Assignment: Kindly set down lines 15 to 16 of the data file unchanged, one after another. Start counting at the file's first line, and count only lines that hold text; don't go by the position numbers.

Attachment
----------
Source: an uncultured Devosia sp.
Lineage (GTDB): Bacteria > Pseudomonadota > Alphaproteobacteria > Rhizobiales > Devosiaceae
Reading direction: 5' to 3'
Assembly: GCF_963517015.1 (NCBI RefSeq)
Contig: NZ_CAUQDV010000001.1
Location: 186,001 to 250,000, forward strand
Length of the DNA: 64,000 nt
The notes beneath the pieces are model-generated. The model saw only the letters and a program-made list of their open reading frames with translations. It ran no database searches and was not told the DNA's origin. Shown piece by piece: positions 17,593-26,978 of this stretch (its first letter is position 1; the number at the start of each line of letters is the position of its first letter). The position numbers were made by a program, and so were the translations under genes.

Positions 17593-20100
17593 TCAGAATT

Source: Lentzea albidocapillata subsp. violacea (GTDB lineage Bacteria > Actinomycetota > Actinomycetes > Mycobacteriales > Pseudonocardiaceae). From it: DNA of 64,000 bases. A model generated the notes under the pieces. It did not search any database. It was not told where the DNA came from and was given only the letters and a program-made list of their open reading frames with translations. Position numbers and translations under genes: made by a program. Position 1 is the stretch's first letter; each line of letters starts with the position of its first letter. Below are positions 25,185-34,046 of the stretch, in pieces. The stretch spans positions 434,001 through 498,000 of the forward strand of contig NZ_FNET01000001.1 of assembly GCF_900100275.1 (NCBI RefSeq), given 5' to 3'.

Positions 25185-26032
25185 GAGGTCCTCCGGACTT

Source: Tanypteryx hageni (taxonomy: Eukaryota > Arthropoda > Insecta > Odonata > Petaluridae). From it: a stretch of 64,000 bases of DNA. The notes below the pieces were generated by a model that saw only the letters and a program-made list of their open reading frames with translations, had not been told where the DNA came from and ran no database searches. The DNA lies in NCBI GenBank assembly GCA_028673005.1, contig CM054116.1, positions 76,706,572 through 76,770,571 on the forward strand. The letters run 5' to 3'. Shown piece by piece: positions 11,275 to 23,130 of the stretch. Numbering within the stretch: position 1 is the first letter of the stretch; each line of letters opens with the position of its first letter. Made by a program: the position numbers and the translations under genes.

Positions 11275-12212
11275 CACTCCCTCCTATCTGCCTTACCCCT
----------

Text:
Positions 11275-12212
11275 CACTCCCTCCTATCTGCCTTACCCCT